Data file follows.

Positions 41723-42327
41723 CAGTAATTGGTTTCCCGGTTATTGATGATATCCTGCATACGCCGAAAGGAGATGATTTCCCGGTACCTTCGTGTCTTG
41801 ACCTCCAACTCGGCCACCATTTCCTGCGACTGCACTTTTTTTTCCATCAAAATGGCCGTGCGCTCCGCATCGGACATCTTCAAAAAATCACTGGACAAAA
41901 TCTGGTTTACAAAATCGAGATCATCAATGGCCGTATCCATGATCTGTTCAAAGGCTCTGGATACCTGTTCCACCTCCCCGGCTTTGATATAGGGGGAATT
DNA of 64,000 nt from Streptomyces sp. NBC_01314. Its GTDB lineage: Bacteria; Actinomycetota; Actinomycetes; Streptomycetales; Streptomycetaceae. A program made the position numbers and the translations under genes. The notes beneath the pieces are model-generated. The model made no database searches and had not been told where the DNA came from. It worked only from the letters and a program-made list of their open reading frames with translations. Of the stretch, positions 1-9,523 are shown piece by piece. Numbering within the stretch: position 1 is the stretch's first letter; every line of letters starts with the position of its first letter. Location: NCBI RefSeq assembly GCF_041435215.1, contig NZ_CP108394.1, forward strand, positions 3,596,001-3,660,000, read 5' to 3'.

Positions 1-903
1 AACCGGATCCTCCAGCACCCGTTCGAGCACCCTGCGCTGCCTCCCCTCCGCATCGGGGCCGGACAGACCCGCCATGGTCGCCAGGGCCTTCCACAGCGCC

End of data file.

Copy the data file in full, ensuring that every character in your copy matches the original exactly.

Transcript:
Positions 41723-42327
41723 CAGTAATTGGTTTCCCGGTTATTGATGATATCCTGCATACGCCGAAAGGAGATGATTTCCCGGTACCTTCGTGTCTTG
41801 ACCTCCAACTCGGCCACCATTTCCTGCGACTGCACTTTTTTTTCCATCAAAATGGCCGTGCGCTCCGCATCGGACATCTTCAAAAAATCACTGGACAAAA
41901 TCTGGTTTACAAAATCGAGATCATCAATGGCCGTATCCATGATCTGTTCAAAGGCTCTGGATACCTGTTCCACCTCCCCGGCTTTGATATAGGGGGAATT
DNA of 64,000 nt from Streptomyces sp. NBC_01314. Its GTDB lineage: Bacteria; Actinomycetota; Actinomycetes; Streptomycetales; Streptomycetaceae. A program made the position numbers and the translations under genes. The notes beneath the pieces are model-generated. The model made no database searches and had not been told where the DNA came from. It worked only from the letters and a program-made list of their open reading frames with translations. Of the stretch, positions 1-9,523 are shown piece by piece. Numbering within the stretch: position 1 is the stretch's first letter; every line of letters starts with the position of its first letter. Location: NCBI RefSeq assembly GCF_041435215.1, contig NZ_CP108394.1, forward strand, positions 3,596,001-3,660,000, read 5' to 3'.

Positions 1-903
1 AACCGGATCCTCCAGCACCCGTTCGAGCACCCTGCGCTGCCTCCCCTCCGCATCGGGGCCGGACAGACCCGCCATGGTCGCCAGGGCCTTCCACAGCGCC